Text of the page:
For anyone who is a fan of pro wrestling from around the world, you would know that there are five countries that are consistently producing the best wrestlers and promotions. Those countries are USA/Canada, Japan, Mexico, India, and the United Kingdom. Out of the five of them, tragically, British Wrestling kind of gets screwed over even by today’s standards. Myself personally, I am able to watch wrestling from Mexico and Japan relatively easy. But British Wrestling? I typically find myself finding whatever Revolution video is out there.
WCPW breaks the mold in that regard and gives us a consistent representation of British Wrestling. I know that I can watch WCPW Loaded and their monthly special event each week and see the truly best that the UK has to offer.
1 A True Fan Made Wrestling Experience
Adam Pacitti and the rest of the on air personalities of What Culture’s Pro Wrestling YouTube channel bring a strange sort of charm that is almost impossible to bring to other wrestling promotions, a fan made charm.
WWE, Ring of Honor, New Japan Pro Wrestling, Lucha Underground, and so forth are all wonderful promotions that put on excellent shows. But the fact of the matter is that these are all promotions made by people who are within the system of pro wrestling to some extent. They are either owned by or backed by former wrestlers, bookers, and so forth. This is where What Culture Pro Wrestling differentiates itself from the rest of the pro wrestling world. WCPW is a pro wrestling promotion that is made by pro wrestling fans for pro wrestling fans.
Whenever I watch WCPW, I know that this is made by a group of people like me. It is made by a group of people who grow increasingly irritated at some of the tropes and condescending tones that wrestling promotions can take. WCPW is made and ran by a group of people that get it, and while they can sometimes make similar mistakes, the charm still remains.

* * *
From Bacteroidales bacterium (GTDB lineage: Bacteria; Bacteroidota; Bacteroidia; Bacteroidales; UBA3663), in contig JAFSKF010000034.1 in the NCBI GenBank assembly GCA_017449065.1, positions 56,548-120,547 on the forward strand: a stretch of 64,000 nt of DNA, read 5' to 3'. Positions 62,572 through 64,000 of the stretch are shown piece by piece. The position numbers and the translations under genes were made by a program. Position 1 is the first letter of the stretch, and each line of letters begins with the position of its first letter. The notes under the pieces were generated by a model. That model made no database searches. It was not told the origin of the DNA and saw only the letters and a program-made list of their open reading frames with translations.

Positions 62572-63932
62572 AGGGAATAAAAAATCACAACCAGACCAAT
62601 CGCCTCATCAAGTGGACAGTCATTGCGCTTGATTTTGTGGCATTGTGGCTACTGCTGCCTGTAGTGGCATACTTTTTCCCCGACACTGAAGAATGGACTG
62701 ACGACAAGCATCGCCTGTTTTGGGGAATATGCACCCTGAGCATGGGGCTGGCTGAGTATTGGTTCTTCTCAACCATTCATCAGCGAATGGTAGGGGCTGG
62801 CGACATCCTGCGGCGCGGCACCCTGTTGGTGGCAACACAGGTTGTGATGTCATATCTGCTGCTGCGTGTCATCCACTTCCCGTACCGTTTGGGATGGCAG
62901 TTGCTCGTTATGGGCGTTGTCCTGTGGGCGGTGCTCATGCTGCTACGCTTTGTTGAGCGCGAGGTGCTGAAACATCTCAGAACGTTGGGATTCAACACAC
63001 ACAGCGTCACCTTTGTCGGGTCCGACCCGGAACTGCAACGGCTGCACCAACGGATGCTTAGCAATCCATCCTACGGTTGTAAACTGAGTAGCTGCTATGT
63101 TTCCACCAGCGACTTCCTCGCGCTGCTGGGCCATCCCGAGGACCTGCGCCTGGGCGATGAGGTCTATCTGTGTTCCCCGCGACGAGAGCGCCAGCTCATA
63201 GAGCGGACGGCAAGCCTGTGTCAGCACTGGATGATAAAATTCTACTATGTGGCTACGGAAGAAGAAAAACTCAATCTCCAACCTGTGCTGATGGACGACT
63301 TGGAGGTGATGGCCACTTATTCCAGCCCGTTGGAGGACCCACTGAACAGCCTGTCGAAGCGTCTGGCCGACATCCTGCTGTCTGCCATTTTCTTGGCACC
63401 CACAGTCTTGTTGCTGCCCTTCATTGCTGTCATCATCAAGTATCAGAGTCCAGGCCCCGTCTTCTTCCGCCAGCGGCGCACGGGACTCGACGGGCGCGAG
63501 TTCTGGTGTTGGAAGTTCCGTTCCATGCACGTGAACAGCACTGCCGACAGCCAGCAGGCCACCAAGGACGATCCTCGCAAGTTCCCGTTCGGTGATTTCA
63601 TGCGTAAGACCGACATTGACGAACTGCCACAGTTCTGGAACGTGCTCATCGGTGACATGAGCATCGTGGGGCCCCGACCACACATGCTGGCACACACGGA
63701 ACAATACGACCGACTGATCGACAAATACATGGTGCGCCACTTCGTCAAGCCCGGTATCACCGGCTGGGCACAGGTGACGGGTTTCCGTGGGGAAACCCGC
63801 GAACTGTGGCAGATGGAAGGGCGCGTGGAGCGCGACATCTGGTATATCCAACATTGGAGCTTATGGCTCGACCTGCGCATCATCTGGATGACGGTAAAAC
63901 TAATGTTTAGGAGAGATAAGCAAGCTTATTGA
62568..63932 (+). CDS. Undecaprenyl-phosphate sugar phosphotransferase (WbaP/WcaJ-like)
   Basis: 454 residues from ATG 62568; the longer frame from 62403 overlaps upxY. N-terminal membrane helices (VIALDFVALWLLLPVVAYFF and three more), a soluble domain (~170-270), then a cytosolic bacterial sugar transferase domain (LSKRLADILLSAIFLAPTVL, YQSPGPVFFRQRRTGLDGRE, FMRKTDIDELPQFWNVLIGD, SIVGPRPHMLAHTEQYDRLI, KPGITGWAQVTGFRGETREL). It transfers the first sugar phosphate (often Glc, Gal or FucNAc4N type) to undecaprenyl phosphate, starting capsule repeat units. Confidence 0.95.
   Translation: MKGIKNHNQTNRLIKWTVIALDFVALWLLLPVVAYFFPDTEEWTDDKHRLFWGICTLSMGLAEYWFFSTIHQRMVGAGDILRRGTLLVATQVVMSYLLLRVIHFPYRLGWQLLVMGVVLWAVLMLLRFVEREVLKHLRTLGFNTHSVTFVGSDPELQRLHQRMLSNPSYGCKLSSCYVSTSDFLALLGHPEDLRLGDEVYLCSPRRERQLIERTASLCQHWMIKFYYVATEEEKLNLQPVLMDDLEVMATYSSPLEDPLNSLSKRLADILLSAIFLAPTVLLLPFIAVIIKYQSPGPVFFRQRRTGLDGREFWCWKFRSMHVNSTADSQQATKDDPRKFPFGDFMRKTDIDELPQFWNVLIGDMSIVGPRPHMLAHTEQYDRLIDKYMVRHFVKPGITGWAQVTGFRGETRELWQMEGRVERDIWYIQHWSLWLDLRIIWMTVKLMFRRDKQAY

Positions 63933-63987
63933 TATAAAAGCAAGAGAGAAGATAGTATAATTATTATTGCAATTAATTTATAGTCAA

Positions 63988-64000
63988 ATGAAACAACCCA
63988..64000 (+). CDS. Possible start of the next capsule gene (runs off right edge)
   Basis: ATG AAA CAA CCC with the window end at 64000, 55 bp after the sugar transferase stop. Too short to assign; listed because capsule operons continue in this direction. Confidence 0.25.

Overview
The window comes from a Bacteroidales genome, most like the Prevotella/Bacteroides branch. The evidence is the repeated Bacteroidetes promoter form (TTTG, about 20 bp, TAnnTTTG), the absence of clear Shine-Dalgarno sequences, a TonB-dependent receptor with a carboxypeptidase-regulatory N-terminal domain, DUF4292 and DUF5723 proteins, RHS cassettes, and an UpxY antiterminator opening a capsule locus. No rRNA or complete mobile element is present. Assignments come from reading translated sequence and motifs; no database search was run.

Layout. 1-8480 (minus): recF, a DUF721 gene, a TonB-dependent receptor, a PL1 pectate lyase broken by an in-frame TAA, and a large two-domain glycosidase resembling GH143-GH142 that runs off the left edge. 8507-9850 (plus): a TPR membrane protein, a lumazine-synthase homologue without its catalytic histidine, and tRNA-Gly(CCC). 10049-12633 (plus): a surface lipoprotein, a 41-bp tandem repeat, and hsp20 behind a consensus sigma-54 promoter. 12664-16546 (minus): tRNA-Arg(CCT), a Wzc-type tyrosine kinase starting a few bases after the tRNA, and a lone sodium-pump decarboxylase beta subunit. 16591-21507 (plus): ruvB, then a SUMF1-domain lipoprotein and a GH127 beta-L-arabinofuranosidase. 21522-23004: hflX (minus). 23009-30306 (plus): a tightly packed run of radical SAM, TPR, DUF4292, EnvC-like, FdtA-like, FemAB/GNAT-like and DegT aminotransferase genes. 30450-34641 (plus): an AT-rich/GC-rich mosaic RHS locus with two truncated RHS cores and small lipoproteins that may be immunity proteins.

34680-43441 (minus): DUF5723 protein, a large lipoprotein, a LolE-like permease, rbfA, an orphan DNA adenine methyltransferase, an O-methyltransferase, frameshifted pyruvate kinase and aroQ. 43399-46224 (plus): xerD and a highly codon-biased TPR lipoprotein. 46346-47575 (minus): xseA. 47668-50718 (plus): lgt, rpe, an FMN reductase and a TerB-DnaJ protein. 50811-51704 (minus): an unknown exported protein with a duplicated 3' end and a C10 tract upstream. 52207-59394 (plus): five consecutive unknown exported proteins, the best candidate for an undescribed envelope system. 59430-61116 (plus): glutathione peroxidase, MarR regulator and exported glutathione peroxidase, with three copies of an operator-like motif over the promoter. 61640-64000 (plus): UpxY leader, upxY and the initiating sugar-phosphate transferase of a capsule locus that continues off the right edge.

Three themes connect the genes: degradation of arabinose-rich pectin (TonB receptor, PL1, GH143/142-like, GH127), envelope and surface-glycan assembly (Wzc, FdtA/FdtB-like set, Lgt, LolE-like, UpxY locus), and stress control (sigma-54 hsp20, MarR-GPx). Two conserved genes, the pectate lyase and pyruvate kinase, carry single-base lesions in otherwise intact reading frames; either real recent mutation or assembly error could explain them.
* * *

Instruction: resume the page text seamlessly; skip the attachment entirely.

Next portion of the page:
4 All About the Authority Figures and a Few Self Servicing Fan Moments
I love it when situations come up where the someone who critiques another person’s work does the exact same thing when given the opportunity. I will get into this more later, but this section does deserve its own spot away from the other major “booking mistakes.” But, the point I am getting at is the fact that WCPW is, primarily, focused around Adam Pacitti, Adam Blampied, Jack the Jobber, and so forth with the wrestlers typically coming in second place. Considering that Pacitti is the face owner and manager while Jack and Blampied play managers, there is an lot of non wrestlers being front row and center for a wrestling program. After hearing these various members of the What Culture staff bear down on WWE and other promotions for focusing on authority figures, it is somewhat ironic that they would, themselves, turn around and book their program in a strikingly similar fashion.
The other part of this section goes into the obvious, though understandable, fan servicing moments. I do get it, part of the charm of this is the fact that the guys running this show are wrestling fans. So when guys like Eric Bischoff and Kurt Angle and so forth show up, it is understandable they will want to have a segment with them… But damn some of it is just painful, forced, and takes away from the show. The most egregious example is Simon Miller and King Ross on commentary which luckily met a somewhat quick death. While I find both men to be impressively entertaining in their segments… They just weren’t great at calling matches tragically. Other moments include the Blampied vs. Bischoff trash talk segment as well as the constant involvement in the main event level match ups.